Book Notes: Queen of the Sun

November is Bee Month, apparently, as the Universe initiates me more fully into a life that includes more bees. Anyone who has seen the image above, first introduced to us upon the release of the film “Queen of the Sun” and now, on the cover of the book Queen of the Sun from Clairview Books in the UK, is deeply moved, one way or another. Regardless of one’s insect persuasion, the mind asks, “How can this be?” And that, dearest readers, is precisely what I intend to find out. For intuitively I think I know. Else why do I cry when I see the trailer for the film?

Queen of the Sun is a wonderfully rich anthology compiled by Taggart Siegel and Jon Betz, creators of the award winning film. It serves as an excellent introduction to beekeeping, or as a guide to self-correcting if one has been educated on beekeeping by more traditional guides. Such a volume is critical if we are to save our beloved honeybees. I wept at some of the practices being currently employed. Anyone with an understanding of the wisdom inherent in the natural processes of evolution that took place over millions of years will not find it at all difficult to understand that one should NOT be moving queens into foreign hives, away from her own kin, nor should drones be regarded as superfluous to a hive, as apparently some commercial growers imagine. Can you imagine? I cannot.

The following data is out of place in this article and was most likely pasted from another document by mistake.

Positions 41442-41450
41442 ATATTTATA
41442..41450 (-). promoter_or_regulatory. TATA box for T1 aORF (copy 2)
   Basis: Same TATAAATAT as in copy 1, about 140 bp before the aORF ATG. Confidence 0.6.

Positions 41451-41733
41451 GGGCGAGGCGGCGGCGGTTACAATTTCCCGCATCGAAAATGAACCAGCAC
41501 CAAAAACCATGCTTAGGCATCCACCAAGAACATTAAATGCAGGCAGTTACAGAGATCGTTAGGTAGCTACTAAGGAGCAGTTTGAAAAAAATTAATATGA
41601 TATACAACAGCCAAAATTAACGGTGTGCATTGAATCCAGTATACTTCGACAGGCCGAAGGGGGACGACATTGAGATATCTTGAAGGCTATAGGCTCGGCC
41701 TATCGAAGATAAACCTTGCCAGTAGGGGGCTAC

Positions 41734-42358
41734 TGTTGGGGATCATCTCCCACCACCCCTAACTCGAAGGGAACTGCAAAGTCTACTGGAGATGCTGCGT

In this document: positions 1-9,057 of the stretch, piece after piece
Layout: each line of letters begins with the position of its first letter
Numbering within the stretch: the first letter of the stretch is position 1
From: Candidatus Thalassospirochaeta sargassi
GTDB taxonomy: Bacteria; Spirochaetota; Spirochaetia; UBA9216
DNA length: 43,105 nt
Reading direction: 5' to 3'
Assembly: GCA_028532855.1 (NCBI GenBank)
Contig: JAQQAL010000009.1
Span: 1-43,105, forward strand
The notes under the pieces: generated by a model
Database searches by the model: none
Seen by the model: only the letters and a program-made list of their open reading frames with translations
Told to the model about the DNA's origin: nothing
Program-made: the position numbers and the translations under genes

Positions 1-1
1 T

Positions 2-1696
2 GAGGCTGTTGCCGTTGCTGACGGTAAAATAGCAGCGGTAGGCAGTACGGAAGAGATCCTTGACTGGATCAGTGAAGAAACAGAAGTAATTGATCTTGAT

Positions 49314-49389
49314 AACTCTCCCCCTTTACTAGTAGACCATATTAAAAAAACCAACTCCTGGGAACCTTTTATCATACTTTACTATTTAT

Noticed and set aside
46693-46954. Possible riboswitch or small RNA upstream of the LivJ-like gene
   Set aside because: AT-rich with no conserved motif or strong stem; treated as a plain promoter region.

Queen of the Sun abounds with lovely photos that only enhance the beauty and wisdom contained therein.

Photo courtesy of Taggart Siegel

The fourteen contributors are a collection of conscious beekeepers, poets, a molecular biologist, a philosopher, academics, artists, authors and farmers. Each brings his own loving perspective on the current state of bees and how we might begin to think more consciously about their contributions, their society, and what we might learn from them. It is a message well worth both heeding and spreading.

I personally am very drawn to the concept that to sustain bees in the most loving way possible that we, as conscious beekeepers, adhere to how bees are found in their natural state, i.e., in Nature. This causes me to feel strongly that rather than imposing the boxes we keep them in that we consider going the Extra Mile and allowing them environments that replicate their preferences. (Why is this so hard to understand?) Here’s what I’m talking about.

Photo courtesy of Amanda Lane